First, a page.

Couple of days back, a 30 yr old lady came to me in a panicky state for a second opinion, complaining of fever, joint pains and muscle pains since past 3 days. A routine blood analysis for fever showed a Positive result for the IgG anti- Dengue antibodies whilst the IgM anti-Dengue antibodies was Negative. The anti-Chikungunya antibodies were negative. So were the rest of the investigations.
She was diagnosed as Dengue fever and advised hospitalization.
I begged to differ as regards the diagnosis. At the outset, it seemed like a Viral episode and I prescribed her Paracetamol and advised bed rest. Over the next few days, her platelet counts remained normal and her fever subsided. She followed up after 2 weeks however, still complaining of joint pains and stiffness. A repeat analysis this time showed a positive result for Chikungunya IgM antibodies.
Thus, the diagnosis changed from first Dengue, then to Viral fever and now finally Chikungunya.
The question that would be on every body's mind is:
1. Wouldn't a false diagnosis hamper the treatment and
2. How would you differentiate clinically between all these three ailments?
Let me explain. First and foremost, all the three are forms of Viral fever. So, the basic management remains same in all of them.
The distinguishing feature of chikungunya includes potentially debilitating bilateral joint pains and, in some cases, arthritis.
And a significant drop in platelet counts is mainly observed in dengue.
Fallacies of testing:
During the first few days of the illness, the antibodies may remain undetected in blood and hence Dengue may be missed unless the Spot or Antigen test is performed.
Clinicians should also be aware that detection of anti-Dengue IgG antibody has very little utility in the diagnosis of acute dengue, as IgG antibodies may be the result of an infection that occurred in previous months or years. In addition, IgG antibodies against other viruses can cross-react with Dengue, thereby yielding false-positive diagnostic results.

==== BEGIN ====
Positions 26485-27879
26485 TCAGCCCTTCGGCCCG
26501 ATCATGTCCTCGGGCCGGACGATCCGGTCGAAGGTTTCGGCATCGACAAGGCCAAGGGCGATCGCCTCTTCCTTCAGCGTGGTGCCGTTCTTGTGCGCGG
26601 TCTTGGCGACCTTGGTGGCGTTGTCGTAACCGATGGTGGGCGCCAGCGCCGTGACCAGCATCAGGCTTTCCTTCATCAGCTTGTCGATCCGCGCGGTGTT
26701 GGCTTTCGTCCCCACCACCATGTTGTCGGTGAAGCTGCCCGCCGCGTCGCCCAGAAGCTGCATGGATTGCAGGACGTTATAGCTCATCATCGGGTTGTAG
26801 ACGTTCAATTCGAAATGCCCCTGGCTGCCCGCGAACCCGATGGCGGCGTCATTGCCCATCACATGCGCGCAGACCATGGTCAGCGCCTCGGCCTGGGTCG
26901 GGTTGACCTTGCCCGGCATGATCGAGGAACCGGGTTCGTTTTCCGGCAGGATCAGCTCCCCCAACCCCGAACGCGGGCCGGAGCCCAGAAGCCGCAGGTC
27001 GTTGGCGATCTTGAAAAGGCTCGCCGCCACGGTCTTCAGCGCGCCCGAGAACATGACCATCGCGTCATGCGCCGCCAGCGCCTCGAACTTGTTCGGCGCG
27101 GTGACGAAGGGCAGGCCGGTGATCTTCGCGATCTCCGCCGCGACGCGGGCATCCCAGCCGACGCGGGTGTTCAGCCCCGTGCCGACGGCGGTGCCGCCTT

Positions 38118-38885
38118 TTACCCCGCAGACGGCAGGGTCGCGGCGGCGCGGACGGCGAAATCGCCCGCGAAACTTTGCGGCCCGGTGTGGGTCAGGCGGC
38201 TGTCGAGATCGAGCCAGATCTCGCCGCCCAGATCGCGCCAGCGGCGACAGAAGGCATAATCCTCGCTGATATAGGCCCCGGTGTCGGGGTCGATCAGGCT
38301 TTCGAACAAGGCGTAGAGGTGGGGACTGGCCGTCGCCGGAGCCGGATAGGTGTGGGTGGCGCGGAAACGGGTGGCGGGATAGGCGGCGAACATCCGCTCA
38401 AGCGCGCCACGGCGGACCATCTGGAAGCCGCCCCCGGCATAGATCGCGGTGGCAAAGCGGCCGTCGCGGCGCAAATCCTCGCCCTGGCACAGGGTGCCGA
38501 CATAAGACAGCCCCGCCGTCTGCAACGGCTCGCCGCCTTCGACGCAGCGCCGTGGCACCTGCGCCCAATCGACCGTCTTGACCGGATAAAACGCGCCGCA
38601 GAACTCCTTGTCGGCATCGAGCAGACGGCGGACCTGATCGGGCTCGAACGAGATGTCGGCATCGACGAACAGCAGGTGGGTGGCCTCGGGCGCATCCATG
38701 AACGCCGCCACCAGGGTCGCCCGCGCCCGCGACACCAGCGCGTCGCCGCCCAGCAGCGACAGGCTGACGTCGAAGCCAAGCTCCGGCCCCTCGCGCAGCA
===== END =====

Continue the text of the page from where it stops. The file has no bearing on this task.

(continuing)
Chikungunya is rarely fatal. In contrast, early identification and proper clinical management for dengue cases can significantly reduce the fatality. Therefore, patients suspected of having dengue or chikungunya should be managed as having dengue until dengue can be ruled out.
Most patients who develop severe dengue do so in the 24-48 hours after fever subsides and this can occur rapidly. Hemodynamic status should be maintained with judicious use of isotonic intravenous fluids, which is the central component of dengue patient management.
Pain and fever in patients with suspected dengue or chikungunya should be managed with acetaminophen or Paracetamol. Aspirin and other NSAIDs should not be given to such patients because of the increased risk for bleeding manifestations if the patient has dengue. If patients have been afebrile for at least 48 hours, have no warning signs of severe dengue, and still complain of joint pain, NSAIDs may be considered.
The list of viral fevers is too exhaustive to elaborate and it is practically impossible to clinically differentiate one from the other. The prototype always would remain the Influenza virus or "flu". But most often than not, these are self limiting and unless there is an added bacterial infection, antibiotics wouldn't work for these viruses.